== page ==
- Title: German ministers and carmakers meet to 'save diesel'
- Date: 2nd August 2017
- Summary: VARIOUS OF PAPER CUT-OUT OF GERMAN TRANSPORT MINISTER ALEXANDER DOBRINDT AND PROTESTER PROTEST OUTSIDE OF TRANSPORT MINISTRY (WHERE MEETING WAS SUPPOSED TO BE HELD) FEDERAL CHAIRMAN OF DEUTSCHE UMWELTHILFE (DUH - GERMAN ENVIRONMENTAL RELIEF), JUERGEN RESCH, TALKING TO MEDIA (SOUNDBITE) (German) FEDERAL CHAIRMAN OF DEUTSCHE UMWELTHILFE (DUH - GERMAN ENVIRONMENTAL RELIEF), JUERGEN RESCH, SAYING: "When will the German car industry sell diesel cars that comply with the exhaust emission standards. We demand that it must happen as of the beginning of next year. And we want to known there the car industry is prepared to recall all Euro 5 and Euro 6 diesel models and retrofit them. To make sure that those vehicles comply with the Euro 6 emission standards and do not have to fear any driving bans." VARIOUS OF PLACARDS, READING 'COUGHING!!! WE HAVE A PROBLEM' EXTERIOR BACK ENTRANCE OF GERMAN INTERIOR MINISTRY, WITH POLICE POLICE VARIOUS OF CARS DRIVING INTO MINISTRY BAVARIAN STATE PRIME MINISTER HORST SEEHOFER ENTERING MINISTRY MORE CARS DRIVING IN VARIOUS OF GERMAN TRANSPORT MINISTER ALEXANDER DOBRINDT INFRONT OF MINISTRY GATE BEING CLOSED
- Embargoed: 16th August 2017 15:19
- Keywords: diesel summit emissions German carmakers protest Greenpeace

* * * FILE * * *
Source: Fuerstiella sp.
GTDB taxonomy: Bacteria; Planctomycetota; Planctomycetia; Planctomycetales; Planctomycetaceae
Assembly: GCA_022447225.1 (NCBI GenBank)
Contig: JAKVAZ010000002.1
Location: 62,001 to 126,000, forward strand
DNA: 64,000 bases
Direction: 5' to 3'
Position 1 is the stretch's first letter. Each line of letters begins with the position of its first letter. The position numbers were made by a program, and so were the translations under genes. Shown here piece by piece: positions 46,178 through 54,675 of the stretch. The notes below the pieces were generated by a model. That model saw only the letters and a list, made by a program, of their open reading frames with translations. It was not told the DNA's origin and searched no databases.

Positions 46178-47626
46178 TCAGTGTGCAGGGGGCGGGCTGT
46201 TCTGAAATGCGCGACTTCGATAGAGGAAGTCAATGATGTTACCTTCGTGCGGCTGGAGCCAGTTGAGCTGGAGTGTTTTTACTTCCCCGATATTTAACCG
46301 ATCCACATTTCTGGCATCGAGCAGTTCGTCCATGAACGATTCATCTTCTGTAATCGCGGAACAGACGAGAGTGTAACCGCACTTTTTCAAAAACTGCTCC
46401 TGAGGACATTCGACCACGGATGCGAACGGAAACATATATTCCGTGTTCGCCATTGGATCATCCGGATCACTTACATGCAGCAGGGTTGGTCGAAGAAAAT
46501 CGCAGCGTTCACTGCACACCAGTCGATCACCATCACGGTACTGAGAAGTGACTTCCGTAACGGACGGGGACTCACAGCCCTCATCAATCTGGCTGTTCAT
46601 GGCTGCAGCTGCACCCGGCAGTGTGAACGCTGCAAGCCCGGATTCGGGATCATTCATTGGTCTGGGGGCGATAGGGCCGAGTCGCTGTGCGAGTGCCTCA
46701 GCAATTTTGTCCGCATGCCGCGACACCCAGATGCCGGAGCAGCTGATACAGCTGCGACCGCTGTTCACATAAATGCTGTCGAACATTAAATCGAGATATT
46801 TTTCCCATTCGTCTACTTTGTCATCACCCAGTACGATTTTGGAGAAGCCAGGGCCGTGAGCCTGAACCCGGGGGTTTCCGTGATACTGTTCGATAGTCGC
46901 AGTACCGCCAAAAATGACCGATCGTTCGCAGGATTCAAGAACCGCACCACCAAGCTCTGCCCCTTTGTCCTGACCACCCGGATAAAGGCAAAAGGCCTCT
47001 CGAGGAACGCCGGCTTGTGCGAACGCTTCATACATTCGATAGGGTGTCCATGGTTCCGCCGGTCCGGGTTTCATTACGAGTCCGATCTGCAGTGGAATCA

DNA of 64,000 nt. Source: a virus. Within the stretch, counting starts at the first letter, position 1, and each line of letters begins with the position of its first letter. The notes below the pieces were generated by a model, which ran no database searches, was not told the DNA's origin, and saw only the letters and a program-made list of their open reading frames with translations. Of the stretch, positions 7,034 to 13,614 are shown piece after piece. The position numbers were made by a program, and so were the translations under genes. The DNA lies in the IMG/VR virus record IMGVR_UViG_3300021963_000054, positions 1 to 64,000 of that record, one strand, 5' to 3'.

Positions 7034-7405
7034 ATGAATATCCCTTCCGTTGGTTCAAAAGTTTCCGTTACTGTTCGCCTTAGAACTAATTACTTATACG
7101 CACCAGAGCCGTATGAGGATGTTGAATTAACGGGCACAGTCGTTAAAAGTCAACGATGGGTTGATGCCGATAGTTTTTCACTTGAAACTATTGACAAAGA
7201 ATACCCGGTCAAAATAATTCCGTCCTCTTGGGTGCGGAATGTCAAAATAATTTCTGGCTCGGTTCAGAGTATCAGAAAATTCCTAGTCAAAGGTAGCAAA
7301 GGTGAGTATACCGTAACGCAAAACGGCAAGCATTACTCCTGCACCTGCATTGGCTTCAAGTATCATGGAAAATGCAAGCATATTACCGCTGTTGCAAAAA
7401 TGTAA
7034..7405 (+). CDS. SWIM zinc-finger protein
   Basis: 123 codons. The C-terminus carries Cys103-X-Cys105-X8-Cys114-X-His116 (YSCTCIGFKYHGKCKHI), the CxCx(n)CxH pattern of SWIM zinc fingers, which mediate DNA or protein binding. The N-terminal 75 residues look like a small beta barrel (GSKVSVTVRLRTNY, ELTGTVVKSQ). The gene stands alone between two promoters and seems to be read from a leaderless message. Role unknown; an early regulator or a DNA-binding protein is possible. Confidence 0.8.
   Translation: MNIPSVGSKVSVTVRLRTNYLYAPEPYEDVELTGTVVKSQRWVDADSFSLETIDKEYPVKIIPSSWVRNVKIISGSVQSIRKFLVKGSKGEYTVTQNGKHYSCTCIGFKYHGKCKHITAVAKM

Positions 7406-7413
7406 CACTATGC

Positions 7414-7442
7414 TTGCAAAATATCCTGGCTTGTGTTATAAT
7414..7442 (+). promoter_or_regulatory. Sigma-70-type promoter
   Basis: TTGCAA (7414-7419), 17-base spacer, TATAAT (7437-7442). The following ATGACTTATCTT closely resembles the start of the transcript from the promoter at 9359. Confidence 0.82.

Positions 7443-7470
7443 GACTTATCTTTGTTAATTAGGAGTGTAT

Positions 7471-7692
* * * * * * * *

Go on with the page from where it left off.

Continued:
- Location: BERLIN, GERMANY
- City: BERLIN, GERMANY
- Country: Germany
- Topics: Economic Events
- Reuters ID: LVA0036SGQO1Z
- Aspect Ratio: 16:9
- Story Text: German ministers and car bosses held crisis talks on Wednesday (August 2), seeking to cut inner-city pollution to avert outright bans on diesel cars in a belated attempt to restore the tarnished reputation of the country's auto industry.
Since Volkswagen admitted to cheating U.S. diesel emissions tests in September 2015, Chancellor Angela Merkel's government has come under fire for not doing enough to crack down on vehicle pollution and for being too close to powerful carmakers.
The issue has become a central campaign topic ahead of national elections next month and the government is keen to show it is taking action as environmental groups go to the courts to try to force major cities to ban diesel vehicles.
But ministers are also wary of angering the drivers of 15 million diesel vehicles and damaging an industry that is the country's biggest exporter and provides about 800,000 jobs.
The stakes have increased for the German car industry in recent weeks. Britain and France have announced plans to eventually ban all diesel and petrol vehicles and Tesla has launched its first mass-market electric car.
Meanwhile, top German carmakers BMW, Daimler, Audi, Porsche and VW are being investigated by European regulators for alleged anti-competitive collusion.
An opinion poll published on Wednesday by Die Welt newspaper showed 73 percent of Germans want politicians to take a tougher line with the car industry on air pollution.
German car sales data on Wednesday showed diesel car sales fell 12.7 percent in July. Now diesel makes up only 40.5 percent of new car sales in Europe's largest car market, down from 46 percent at the end last year.
Activists from environmental group Greenpeace hung a banner across the facade of the German transport ministry on Wednesday proclaiming "Welcome to Fort NOX", a play on the abbreviation for the toxic nitrogen oxides (NOx) emitted by diesel vehicles.
Meanwhile, the summit had been moved to the interior ministry.
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